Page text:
Raising the world's standard of living

As the 20th century draws to a close, humans can look proudly on a number of magnificent accomplishments. In 1900 man was unable to fly, but just three years later the Wright brothers made the first successful airplane flight. It lasted 12 seconds. In the last week of this century, space-walking astronauts performed a procedure on the Hubble Space telescope that will allow us to explore other galaxies in the 21st century. One hundred years from now it is possible we will communicate with other life forms that today are the subjects of science fiction.

Advances in modern medicine have been credited with increasing the average human life span from 46 to 66 years over the past 50 years. The average life span for an American today is 78 years. Scientists predict that humans may be able to live as long as 200 years by the end of the 21st century.

Despite all the technological and scientific breakthroughs that have allowed many to lead quality, productive lives, there are many who will enter the 21st century still living a 19th-century existence.

According to the 1998 United Nations Human Development Report, 4 billion of the world's 6 billion people live in the developing world. Sixty percent of those people have no access to basic sanitation, 33 percent are without safe drinking water, 25 percent lack adequate housing, and 20 percent are malnourished, not educated beyond the 5th grade, and without modern health services.

The UN report states that "global inequities have reached grotesque proportions." The word "grotesque" may be too mild. "Inhuman" may be more appropriate to describe the widening gulf between the well-off and the poor, which is growing increasingly.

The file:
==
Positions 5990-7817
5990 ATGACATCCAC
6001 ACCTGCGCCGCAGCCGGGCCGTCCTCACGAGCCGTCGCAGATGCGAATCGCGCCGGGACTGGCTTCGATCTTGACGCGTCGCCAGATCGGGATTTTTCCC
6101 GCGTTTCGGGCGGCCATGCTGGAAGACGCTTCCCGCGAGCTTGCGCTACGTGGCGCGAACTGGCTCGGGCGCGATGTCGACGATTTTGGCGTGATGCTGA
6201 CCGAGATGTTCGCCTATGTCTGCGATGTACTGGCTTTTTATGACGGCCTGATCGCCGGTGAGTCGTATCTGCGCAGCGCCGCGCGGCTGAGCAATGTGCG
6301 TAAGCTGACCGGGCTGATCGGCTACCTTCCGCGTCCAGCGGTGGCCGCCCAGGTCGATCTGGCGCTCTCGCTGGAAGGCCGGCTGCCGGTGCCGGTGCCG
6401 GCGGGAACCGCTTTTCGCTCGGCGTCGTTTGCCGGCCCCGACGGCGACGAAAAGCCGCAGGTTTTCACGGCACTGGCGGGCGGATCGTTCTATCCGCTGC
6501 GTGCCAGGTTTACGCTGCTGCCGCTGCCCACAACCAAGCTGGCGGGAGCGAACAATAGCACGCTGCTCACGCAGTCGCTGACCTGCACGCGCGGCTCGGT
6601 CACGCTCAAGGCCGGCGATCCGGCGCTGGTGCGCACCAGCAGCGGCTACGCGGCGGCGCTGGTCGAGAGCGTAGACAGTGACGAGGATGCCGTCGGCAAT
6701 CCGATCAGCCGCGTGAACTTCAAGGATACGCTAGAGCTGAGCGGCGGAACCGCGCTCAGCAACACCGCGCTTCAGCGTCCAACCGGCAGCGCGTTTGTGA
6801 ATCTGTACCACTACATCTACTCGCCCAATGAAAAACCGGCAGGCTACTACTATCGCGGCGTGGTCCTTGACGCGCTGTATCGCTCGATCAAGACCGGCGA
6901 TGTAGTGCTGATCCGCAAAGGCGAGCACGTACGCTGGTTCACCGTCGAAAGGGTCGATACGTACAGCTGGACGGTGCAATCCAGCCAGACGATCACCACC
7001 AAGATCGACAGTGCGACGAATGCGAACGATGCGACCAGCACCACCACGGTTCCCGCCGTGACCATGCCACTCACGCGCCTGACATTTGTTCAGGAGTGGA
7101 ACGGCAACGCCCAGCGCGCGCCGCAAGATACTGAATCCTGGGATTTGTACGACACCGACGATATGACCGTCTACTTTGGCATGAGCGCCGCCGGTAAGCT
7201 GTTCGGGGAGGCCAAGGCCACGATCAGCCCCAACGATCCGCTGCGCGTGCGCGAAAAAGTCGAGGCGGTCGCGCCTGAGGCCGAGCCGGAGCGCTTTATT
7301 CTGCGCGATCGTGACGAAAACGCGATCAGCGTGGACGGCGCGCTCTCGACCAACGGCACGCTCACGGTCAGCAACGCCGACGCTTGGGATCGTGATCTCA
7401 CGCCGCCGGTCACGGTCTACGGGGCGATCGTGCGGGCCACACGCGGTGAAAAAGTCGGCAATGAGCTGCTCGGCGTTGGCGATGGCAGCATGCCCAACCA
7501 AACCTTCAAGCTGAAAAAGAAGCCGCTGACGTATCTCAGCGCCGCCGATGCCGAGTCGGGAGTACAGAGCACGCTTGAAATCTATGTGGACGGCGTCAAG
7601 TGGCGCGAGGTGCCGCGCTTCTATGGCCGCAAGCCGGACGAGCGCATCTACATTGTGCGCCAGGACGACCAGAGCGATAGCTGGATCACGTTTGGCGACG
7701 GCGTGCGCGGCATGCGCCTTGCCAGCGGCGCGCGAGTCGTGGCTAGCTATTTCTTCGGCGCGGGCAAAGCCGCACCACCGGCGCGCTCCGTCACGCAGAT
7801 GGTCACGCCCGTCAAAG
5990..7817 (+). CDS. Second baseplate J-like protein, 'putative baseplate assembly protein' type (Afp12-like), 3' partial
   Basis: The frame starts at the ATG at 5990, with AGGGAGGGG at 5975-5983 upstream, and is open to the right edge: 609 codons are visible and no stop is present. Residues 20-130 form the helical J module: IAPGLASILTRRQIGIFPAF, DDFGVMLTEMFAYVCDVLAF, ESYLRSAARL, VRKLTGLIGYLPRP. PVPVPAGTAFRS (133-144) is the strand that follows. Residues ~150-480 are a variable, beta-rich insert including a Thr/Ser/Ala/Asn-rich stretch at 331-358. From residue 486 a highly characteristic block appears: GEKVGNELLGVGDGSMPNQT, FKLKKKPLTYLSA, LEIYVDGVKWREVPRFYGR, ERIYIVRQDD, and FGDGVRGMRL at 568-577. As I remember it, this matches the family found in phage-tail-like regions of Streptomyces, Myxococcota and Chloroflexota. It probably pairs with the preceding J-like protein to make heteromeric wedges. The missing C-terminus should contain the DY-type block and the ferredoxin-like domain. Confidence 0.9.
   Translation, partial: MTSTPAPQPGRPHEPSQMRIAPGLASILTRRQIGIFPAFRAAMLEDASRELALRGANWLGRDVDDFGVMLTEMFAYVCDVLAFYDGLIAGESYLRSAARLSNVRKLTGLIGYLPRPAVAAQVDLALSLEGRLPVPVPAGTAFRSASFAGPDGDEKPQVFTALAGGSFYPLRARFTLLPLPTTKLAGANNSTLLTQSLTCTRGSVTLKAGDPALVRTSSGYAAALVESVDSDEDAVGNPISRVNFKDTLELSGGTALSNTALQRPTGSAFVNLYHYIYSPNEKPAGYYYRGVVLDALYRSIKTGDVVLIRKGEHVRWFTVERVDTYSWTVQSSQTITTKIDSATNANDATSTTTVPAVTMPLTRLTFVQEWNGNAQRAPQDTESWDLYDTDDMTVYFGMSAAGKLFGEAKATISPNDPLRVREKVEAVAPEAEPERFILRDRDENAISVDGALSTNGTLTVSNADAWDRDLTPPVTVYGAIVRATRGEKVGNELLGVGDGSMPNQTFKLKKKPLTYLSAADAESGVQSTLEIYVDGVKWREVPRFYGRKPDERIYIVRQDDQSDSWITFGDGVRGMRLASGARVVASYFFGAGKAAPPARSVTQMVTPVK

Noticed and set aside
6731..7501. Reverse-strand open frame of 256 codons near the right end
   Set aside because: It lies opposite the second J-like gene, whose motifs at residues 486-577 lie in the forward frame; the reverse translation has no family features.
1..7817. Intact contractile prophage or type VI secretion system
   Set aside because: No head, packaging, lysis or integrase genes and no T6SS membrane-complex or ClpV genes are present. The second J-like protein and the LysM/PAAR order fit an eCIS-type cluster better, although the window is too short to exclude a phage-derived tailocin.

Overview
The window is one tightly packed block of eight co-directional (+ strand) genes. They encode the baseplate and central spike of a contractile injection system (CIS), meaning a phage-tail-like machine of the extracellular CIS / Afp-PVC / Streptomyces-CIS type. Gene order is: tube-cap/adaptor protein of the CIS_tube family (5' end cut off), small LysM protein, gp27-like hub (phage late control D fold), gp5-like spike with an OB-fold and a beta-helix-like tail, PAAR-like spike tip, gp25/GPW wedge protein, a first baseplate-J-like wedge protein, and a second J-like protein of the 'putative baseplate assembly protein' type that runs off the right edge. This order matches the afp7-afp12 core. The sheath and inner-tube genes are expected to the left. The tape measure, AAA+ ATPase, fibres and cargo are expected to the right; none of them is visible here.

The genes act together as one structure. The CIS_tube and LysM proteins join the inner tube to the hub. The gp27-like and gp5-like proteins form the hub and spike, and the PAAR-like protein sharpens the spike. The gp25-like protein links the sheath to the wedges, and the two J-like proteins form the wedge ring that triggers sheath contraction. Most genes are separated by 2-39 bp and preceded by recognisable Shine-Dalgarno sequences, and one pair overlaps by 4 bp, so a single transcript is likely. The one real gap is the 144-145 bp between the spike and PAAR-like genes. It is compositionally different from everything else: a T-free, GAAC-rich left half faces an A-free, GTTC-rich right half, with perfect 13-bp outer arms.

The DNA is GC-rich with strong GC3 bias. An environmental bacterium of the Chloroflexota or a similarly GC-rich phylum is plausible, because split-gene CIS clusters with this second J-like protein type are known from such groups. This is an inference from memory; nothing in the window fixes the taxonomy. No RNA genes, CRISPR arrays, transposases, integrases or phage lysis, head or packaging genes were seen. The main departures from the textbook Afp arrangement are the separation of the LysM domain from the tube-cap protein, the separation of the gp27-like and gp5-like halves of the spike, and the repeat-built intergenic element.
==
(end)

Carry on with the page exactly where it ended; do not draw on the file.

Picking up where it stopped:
While the United States is enjoying its greatest economic expansion in history, no fewer than 80 countries have a lower per-capita income in 1998 than they did in 1989. From 1994 to 1998, the assets of the world's 200 richest people more than doubled from $440 billion to $1,042 trillion. These 200 individuals have combined incomes of more than the 2.36 billion people who make up the bottom 40 percent of the world's population.

The gap between the average incomes of the richest 20 percent and the poorest 20 percent in the world increased from 30 to 1 in 1960 to 60 to one in 1990. In 1999, the gap widened even further to 74 to 1. At this rate, the disparity could be 100 to 1 before 2015.

We are now in a world where leaders avow the principles of justice, human rights, and freedom. These principles inherently encompass the notion that people everywhere are entitled to basic economic rights. While globalization may be creating a world where temporal, physical, and political barriers are collapsing, there are still many who cannot afford a passport into the global community. For the billions of the world's poor, the borders are as restrictive as ever.

When people's lives are insecure, individuals are unable to flourish and social cohesion breaks down. The spread of global threats such as organized crime, trafficking in women and children for sexual exploitation, and drugs are outpacing endeavors to tackle them.

Thus, as we enter the 21st century, a major challenge for world leaders and policymakers is to ensure that human security concerns are placed at the center of the globalization debate, so that global interdependence works for people, not just for profits.

Perhaps one way to accomplish this is for Americans to reexamine their foreign assistance spending. Most Americans have the false impression that 20 percent of the US budget is spent on foreign aid. In fact, foreign assistance accounts for only one-half of 1 percent, and funding is at its lowest level (in real dollar terms) in more than 50 years.

Hopefully, 100 years from now, our descendants will be able to look proudly on the 21st century, saying their ancestors successfully narrowed the gap between rich and poor, and that the world is a better, prosperous, more peaceful place for all.

*John J. Brandon is assistant director of The Asia Foundation, in Washington. The views expressed here are his own.

(c) Copyright 1999. The Christian Science Publishing Society

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